Rationalisation of Al-alloy grades and specifications
One of the adverse consequences of dissipative use of metallic materials is that there are currently thousands of grades of metallic materials in commercial use today. Many of them differ only slightly in composition, processing conditions or origin of production, offering essentially the same performance. Unnecessary alloying elements and excessively tight alloy specifications increase production costs, reduce resource productivities, cause more environmental damage, and make the end-of-life products difficult (if not impossible) to recycle. This is not compatible with Circular Economy (EC) principles. Recycling can be improved significantly with materials rationalised and products engineered from the start for this purpose.
This project aims to rationalise alloy grades and specifications of aluminium alloys to facilitate full metal circulation. The project contributes to slowing the resource loop by design for standardisation and compatibility. The specific research activities include: (1) simplification of alloy systems based on their compositions, thermomechanical history, levels of performance and fields of application; (2) standardisation of alloy compositions by using commonly available alloying elements and avoiding the recyclability-limiting elements; (3) optimisation of thermomechanical treatment procedures for high performance; and (4) development of new alloy specifications.
The funding amount is £88,918 for 4 years duration.
The successful candidates are required to have a first-class or upper second-class honour degree in metallurgy, materials science or a related field of physical sciences or engineering. A Master’s level qualification is desirable but not essential.
How to apply
Please email email@example.com the following documentation for consideration:
- (1) an up-to-date CV,
- (2) a single-page personal statement setting out why you are interested in undertaking this project,
- (3) names and contact details of three referees and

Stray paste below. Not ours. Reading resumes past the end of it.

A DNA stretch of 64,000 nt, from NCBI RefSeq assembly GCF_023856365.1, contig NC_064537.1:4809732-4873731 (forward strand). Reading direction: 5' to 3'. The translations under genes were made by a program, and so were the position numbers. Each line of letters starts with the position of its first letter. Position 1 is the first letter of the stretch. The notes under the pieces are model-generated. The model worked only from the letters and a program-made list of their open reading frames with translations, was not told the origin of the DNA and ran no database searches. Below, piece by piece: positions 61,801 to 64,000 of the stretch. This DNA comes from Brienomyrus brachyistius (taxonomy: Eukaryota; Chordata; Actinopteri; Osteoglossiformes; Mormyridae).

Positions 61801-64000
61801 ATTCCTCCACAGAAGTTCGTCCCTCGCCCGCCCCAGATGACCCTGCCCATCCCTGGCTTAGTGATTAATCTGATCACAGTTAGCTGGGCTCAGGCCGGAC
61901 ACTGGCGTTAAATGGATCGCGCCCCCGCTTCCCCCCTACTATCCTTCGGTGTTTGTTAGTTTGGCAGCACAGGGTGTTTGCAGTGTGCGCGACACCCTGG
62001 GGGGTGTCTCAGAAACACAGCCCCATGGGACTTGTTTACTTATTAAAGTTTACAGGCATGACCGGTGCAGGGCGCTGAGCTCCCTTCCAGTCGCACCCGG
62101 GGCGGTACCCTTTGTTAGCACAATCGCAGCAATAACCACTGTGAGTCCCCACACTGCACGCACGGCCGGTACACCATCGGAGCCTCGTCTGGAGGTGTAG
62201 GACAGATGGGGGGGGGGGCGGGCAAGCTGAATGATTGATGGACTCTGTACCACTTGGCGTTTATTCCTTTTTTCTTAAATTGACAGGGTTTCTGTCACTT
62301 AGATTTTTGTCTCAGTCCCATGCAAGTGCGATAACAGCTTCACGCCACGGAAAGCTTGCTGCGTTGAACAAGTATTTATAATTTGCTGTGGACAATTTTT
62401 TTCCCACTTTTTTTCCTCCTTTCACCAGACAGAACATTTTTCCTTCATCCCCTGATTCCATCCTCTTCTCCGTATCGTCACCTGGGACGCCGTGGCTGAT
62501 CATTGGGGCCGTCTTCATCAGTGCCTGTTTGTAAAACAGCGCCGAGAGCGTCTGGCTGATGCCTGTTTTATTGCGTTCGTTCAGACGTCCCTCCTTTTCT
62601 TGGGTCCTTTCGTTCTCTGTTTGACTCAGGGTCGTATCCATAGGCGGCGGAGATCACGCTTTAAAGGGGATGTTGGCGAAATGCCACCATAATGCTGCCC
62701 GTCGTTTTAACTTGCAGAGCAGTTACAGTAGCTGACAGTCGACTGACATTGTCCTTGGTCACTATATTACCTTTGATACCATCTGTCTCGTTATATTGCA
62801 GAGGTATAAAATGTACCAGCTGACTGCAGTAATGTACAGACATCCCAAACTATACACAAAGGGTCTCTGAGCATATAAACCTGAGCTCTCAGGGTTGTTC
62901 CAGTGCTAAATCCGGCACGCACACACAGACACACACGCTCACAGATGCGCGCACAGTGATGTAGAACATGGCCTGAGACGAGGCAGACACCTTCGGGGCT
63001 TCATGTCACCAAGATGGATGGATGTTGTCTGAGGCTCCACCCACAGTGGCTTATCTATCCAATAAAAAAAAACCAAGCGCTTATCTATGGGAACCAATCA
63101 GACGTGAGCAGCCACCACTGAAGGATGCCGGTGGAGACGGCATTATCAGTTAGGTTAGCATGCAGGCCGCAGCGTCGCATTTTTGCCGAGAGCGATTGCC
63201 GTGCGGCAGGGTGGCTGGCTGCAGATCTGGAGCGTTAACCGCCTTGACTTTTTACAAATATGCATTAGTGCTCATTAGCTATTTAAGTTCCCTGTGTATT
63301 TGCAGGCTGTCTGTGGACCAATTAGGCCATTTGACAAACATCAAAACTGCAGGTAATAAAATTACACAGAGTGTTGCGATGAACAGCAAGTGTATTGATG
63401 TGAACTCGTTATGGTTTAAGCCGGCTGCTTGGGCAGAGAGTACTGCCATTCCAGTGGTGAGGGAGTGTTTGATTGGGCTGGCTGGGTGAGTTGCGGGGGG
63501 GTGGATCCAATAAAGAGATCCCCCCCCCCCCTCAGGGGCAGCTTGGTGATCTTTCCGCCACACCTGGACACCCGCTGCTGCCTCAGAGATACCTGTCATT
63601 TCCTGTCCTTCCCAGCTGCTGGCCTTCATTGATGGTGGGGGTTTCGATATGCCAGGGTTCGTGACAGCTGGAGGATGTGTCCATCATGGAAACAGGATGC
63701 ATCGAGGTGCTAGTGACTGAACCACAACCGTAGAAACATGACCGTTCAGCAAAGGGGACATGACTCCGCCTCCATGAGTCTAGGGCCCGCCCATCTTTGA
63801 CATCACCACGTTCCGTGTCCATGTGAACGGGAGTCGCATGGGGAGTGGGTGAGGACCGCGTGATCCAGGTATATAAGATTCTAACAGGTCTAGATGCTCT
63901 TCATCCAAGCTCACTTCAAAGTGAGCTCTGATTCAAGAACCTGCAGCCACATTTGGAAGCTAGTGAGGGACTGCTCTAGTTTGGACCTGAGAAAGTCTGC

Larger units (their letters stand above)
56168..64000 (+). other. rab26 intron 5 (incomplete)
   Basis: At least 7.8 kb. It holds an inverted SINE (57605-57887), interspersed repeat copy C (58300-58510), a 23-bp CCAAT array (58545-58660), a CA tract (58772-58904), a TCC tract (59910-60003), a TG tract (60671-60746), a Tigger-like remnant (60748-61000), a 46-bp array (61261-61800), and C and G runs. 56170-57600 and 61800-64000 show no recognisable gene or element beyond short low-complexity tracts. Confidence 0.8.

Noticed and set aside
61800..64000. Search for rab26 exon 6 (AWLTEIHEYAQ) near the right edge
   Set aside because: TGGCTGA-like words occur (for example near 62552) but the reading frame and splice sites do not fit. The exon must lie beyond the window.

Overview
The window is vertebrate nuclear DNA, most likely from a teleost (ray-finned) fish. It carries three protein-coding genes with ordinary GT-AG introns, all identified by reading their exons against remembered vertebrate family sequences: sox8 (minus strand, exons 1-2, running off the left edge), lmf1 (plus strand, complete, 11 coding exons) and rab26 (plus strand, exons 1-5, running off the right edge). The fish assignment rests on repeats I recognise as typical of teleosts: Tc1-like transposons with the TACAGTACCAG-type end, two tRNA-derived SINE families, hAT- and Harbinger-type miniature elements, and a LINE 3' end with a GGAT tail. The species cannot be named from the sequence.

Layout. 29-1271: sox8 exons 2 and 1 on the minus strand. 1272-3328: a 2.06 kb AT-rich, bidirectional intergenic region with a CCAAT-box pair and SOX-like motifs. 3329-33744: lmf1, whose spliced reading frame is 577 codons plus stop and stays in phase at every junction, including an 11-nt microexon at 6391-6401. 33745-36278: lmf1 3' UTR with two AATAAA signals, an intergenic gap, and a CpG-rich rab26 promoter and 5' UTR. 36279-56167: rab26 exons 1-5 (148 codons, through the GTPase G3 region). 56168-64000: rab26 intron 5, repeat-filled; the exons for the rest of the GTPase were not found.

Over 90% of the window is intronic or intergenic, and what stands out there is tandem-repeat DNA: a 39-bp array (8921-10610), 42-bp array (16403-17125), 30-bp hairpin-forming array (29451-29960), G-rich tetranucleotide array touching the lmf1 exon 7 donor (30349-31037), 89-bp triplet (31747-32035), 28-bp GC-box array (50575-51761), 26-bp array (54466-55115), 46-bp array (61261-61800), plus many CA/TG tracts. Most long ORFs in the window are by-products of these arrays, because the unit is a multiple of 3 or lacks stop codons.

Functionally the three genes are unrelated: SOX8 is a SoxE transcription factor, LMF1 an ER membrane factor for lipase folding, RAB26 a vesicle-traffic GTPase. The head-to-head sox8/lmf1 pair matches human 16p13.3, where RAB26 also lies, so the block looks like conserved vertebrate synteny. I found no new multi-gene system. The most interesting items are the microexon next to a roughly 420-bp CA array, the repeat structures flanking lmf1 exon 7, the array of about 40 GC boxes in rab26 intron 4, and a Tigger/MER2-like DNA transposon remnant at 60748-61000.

- (4) a copy of your highest degree certificate and transcript to
Professor Dmitry Eskin
- Professor Dmitry Eskin (1963) joined Brunel University and BCAST in January 2011. He received his Engineering and PhD degrees in Russia and worked in Russian Academy of Sciences (1988–1999). Since 1999, he was a Fellow in Materials innovation institute
and since 2008 also an Associate Professor in Delft University of Technology
(The Netherlands). He also holds positions of Guest Professor at Tomsk State University
(Russia), Editor of Journal of Alloys and Compounds, Subject Editor of JOM, and Series Editor at CRC Press. Prof. Eskin is a well-known specialist in physical metallurgy and solidification processing of light alloys, author and co-author of more than 250 scientific papers, 5 patents and 6 monographs. Current interests include fundamentals of continuous casting, effects of external fields on solidification, and composite materials. Prof. Eskin is a recipient of Warren Peterson Cast Shop Technology for Aluminum Production Award (2011, 2013) and Aluminum Technology Award (2013) from TMS (USA).
- Physical processing of molten light alloys under the influence of external Fields (Exomet, FP7)
- Degassing machine for aluminium casting process based on ultrasound (Doshormat, FP7)
- Fundamental study of cavitation melt processing: opening the way to treating large volumes (UltraMelt, EPSRC)
- Development of efficient and scalable ultrasound-assisted solidification technologies for manufacturing advanced metallic alloys (Ultra-Cast. EPSRC)
- New model of the third cycle in engineering education due to Bologna Process in BY, RU, UA (NetCEng, Tempus, FP7)
- Ultrasonic fractional purification of recycled Al alloys (iCase, EPSRC and JLR)
Dr Chamini Mendis
- Dr. Chamini Mendis is the newly appointed Reader in Mg research. Prior to this, she was a research scientist at the Magnesium Innovation Centre (MagIC) in the Helmholtz-Zentrum Geesthacht in Germany. She received her Ph.D. (2005), M.Eng.Sci. (2000) and BE/LLB (1995/1997)) in Materials Engineering from the Monash University, Australia. Following the doctoral studies, prior to moving to MagIC, she spent 6 years at the National Institute for Materials Science (Tsukuba, Japan) working with Prof. Kazuhiro Hono, first as a JSPS postdoctoral fellow and then as a MANA researcher, the design and characterization of light metallic materials especially newly developed precipitation hardable magnesium alloys, with a special focus on the characterization of nano-scaled particles using advanced transmission electron microscopy and 3 dimensional atom probe tomography. She has published over 100 research publications including research papers in scientific journals, conference proceedings and a book chapter. She is a member of the magnesium committee The Materials Metals and Mineral Society (TMS) was a guest editor of the institute journal JOM. Her current research interest includes development of new advanced magnesium alloys for structural applications using low cost alloying additions for both cast and wrought applications, microstructure property relationships of light alloys, solid-state phase transformations in light metallic alloys with focus on Mg alloys and solidification and thermomechanical processing of Mg alloys.